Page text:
In the first room, the attendant opened a cabinet, pulled a lever and a 21-piece jazz orchestra, complete with drums, saxophone and string bass, sprang into action.
It was amazing.
Nearby, a row of banjos plucked away at Swanee River. Round the corner six mechanical violins and a piano produced a wide range of classical music.
Up the stairs, a grand player piano played one of Franz Liszt's sonatas in the style of the composer. There was a 27-piece orchestra of monkeys musicians all playing enthusiastically on their instruments, as they have done since 1888.
Finally we headed for the wine cellar. Aha, I thought, music and wine, the perfect combination. But, no, instead of barrels of wine the cellar was full of barrel organs, huge brightly-coloured affairs capable of churning out cheerful music at great volume.
Leaving the museum, I wandered down the hill toward the river and, as luck would have it, ended up in the Drosselgasse, a narrow alley lined with wine bars and restaurants, all offering local wines.
I tried a few glasses - all delightful - and that night returned for more to the wonderful Rudesheimer Schloss, built 270 years ago by the Archbishop of Mainz to house his tax collectors, but these days put to much more convivial use as a restaurant.
As manager Heinrich Breuer put it, "We still collect the money from the people but today they are much happier about giving it."
Judging by the hilarious atmosphere in the restaurant the night I was there, he was absolutely right and it was easy to see why.
The Georg Breur terra montosa riesling, produced by the family which owns the restaurant, was superb. It was the perfect accompaniment for the black bread and dripping - something I haven't had since I was a kid - they gave out while we studied the menu.
It also went marvellously with the tapas plate of pate, brawn and smoked meat all made from wild boar pate, sour trout, black pudding with apple sauce and smoked duck, which allowed us to sample a range of local specialities.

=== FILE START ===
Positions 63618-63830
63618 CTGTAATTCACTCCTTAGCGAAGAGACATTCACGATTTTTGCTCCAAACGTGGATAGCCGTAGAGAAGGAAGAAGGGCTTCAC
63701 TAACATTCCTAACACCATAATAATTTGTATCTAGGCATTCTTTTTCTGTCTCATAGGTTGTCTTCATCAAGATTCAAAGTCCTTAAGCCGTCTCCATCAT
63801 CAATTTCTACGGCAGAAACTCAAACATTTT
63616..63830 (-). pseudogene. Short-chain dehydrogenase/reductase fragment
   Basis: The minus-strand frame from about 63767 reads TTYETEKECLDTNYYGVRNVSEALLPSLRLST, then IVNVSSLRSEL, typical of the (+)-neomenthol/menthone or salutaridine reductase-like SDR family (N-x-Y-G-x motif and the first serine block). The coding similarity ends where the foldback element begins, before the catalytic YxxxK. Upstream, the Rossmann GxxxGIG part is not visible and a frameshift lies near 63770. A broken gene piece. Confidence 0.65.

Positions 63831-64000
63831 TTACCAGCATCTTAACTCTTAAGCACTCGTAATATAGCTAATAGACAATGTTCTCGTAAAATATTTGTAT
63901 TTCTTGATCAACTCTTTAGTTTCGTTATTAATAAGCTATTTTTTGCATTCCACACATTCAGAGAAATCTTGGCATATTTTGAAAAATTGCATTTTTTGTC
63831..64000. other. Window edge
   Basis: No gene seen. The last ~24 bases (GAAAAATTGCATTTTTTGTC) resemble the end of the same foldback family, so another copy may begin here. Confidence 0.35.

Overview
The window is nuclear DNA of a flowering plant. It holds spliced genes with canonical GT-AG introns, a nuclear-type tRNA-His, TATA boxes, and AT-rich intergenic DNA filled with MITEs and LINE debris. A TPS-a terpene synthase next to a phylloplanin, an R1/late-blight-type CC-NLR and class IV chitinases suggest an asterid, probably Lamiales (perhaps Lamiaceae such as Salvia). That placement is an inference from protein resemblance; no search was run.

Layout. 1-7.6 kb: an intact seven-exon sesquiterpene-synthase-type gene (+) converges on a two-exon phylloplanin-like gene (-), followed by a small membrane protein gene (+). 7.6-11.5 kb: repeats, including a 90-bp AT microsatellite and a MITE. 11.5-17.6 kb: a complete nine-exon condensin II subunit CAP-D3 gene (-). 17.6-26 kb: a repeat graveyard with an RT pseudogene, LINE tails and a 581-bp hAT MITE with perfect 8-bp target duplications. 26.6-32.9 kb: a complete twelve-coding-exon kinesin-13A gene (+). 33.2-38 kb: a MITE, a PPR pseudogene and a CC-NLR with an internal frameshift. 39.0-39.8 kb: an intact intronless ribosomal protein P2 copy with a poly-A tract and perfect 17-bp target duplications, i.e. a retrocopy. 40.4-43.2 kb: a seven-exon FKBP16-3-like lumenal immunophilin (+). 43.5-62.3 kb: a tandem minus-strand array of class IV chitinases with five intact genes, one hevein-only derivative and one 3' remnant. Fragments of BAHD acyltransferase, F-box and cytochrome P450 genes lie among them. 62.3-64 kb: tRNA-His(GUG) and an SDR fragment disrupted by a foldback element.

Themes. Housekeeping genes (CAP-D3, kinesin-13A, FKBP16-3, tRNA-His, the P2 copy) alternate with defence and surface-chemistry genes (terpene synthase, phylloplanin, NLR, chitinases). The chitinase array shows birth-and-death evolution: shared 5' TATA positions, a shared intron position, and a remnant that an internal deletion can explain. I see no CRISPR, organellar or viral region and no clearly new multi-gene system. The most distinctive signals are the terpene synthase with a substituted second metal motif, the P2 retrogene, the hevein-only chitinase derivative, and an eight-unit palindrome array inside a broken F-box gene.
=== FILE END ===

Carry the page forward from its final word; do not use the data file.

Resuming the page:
It was ideal with a traditional German dish of hessisch worst - frankfurter, bratwurst and mettwurst sausages accompanied by sauerkraut.
I'm sure it would also have gone well with dessert but sadly I didn't have room.
However I did manage a cup of Rudesheimer's own special coffee - made by setting fire to a mix of brown sugar and locally-made Asbach brandy, adding coffee and topping it with whipped cream and sprinkling chocolate on top.
As I wandered back to the Avalon Tapestry, a freezing mist was drifting through the village and it was easy to imagine spectral figures drifting by.
If one of them was the ghost of Charlemagne then I'd like to think he was well satisfied with the result of the wine industry he launched.
GETTING THERE: Air New Zealand flies to Heathrow, London via both Los Angeles and Hong Kong and has connections to Europe via its Star Alliance partners. See airnewzealand.co.nz, call 0800 737 000 or visit an Air New Zealand Holidays Store.
CRUISING THE RHINE: Avalon Waterways has eight-day Romantic Rhine river cruises, visiting some of Europe's most picturesque regions, from now until October. Cruises are available from Basel to Amsterdam or from Amsterdam to Basel, visiting the towns of Strasbourg, Heidelberg, Mainz, Koblenz and Cologne along the way. Built in 2006, Avalon Tapestry has a lounge and restaurant at its front, as well as an outside viewing deck. All meals onboard are included and wine is complimentary with dinner.
MORE INFORMATION: See your licensed travel agent or visit avalonwaterways.co.nz.